Today Jane Goodall is famous as the woman who in her twenties went on her own into the jungles of Africa to study chimpanzees. Since then, she's not only become a world-renowned scientist, an authority especially on the relationship between humans and apes, but a great champion of the rights of animals in general as well as chimps in particular.
Goodall's background is surprising. The daughter of a race car driver, she did well enough at school. Upon graduating from secondary school, she went to secretarial school and went to work for a time for a company that made film documentaries. When a friend invited her to come see her in Kenya, Goodall leapt at the chance. It was while there that she sought out anthropologist Louis Leakey, who hired her as his assistant. It was he who would suggest that she go out into the wilds to observe the chimps at Lake Tanganyika. She would make history when she did so, taking her mother along with her. An extremely intelligent woman capable of intense concentration for long periods of time, she devoted herself for months to simply observing the chimpanzees. Leakey was amazed by her discovery that they fashioned sticks into tools that they used to capture termites to eat. This would change Leakey's thinking about the relationship between apes and men and thus the entire world's thinking.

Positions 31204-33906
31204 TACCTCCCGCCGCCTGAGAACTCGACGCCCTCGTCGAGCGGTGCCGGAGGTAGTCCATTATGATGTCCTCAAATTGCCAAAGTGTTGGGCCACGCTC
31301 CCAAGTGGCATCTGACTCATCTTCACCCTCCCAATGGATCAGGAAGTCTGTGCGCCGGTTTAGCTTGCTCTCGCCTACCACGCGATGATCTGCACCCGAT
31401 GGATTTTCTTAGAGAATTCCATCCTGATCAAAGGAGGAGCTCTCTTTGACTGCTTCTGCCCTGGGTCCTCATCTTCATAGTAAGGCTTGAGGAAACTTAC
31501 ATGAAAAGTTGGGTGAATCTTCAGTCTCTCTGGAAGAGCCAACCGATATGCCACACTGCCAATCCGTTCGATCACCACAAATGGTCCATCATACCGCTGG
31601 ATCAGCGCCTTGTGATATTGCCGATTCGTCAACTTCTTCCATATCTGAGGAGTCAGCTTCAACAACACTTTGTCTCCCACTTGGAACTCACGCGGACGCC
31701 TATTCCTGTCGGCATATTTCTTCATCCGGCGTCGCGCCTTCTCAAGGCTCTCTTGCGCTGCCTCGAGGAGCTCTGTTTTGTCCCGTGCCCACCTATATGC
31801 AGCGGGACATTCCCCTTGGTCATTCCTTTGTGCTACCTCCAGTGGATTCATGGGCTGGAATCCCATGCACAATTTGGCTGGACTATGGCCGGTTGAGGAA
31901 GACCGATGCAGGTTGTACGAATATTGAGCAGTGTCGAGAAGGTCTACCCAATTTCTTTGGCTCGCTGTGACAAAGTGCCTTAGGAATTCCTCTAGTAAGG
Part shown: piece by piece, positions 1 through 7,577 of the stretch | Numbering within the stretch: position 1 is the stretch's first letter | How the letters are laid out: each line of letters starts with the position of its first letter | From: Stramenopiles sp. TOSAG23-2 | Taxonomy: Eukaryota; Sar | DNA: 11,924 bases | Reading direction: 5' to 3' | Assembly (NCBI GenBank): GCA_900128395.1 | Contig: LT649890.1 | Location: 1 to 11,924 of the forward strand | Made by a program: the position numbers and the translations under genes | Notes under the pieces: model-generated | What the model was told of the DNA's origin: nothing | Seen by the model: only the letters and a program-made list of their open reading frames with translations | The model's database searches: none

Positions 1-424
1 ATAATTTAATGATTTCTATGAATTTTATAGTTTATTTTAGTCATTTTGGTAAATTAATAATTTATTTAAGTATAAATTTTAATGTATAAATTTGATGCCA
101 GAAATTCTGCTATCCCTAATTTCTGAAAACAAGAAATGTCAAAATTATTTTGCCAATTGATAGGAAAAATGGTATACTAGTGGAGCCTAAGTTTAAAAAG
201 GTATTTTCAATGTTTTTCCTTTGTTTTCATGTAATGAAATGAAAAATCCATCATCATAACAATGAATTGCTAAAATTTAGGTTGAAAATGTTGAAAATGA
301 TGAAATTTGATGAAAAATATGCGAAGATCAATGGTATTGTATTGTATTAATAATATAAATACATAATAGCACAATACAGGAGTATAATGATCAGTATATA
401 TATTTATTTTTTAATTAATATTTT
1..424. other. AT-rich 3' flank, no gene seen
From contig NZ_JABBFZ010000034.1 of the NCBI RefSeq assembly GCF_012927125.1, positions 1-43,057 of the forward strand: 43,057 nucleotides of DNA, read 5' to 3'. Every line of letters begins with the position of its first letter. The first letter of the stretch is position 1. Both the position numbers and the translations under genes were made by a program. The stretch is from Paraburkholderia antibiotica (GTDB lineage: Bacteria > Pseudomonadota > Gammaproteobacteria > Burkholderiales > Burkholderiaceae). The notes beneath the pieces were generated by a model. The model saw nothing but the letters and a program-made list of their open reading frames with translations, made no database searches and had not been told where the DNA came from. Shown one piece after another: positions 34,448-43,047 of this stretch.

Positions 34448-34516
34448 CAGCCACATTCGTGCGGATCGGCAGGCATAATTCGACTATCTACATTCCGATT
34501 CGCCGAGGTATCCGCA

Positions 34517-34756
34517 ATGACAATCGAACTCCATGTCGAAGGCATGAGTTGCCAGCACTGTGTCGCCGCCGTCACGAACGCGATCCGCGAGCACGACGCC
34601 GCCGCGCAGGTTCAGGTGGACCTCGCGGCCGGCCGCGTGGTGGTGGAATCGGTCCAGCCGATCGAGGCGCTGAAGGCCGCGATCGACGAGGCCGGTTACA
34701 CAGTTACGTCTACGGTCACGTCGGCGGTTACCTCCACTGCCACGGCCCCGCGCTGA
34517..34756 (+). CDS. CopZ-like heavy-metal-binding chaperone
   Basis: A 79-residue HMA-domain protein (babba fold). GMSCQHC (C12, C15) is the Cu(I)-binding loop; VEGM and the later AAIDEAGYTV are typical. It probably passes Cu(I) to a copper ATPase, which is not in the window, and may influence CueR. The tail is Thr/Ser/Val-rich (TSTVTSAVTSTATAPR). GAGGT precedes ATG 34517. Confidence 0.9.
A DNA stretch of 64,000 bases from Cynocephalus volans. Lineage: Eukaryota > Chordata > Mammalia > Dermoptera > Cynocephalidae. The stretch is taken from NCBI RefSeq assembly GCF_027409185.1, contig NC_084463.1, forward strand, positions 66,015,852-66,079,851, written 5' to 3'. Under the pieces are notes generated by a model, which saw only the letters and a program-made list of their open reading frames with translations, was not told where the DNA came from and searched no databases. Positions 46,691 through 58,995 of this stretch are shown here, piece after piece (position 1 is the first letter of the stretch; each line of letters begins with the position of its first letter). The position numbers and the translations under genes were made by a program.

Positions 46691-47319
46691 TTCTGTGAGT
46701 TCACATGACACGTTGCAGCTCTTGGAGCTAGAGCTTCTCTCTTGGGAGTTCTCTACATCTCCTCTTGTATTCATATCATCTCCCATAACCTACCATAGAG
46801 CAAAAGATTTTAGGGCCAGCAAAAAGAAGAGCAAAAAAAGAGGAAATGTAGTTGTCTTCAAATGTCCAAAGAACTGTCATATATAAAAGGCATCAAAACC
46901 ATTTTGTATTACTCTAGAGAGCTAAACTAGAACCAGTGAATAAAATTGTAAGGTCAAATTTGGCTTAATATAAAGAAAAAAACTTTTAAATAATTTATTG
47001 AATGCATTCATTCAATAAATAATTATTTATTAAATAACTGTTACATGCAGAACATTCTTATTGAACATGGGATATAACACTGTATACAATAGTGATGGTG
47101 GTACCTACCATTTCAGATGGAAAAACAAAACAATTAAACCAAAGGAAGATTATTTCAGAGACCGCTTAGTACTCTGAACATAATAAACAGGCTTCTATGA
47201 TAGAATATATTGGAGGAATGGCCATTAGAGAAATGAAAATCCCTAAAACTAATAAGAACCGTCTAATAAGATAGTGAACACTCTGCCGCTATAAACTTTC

Over time, Goodall would have what seems like a myriad of romances and two marriages. This book covers her entire life in great detail, giving us insight both into her personal life and her growth as an academic and primatologist and finally spokesperson for environmental causes.
This report prepared by Ann Gaines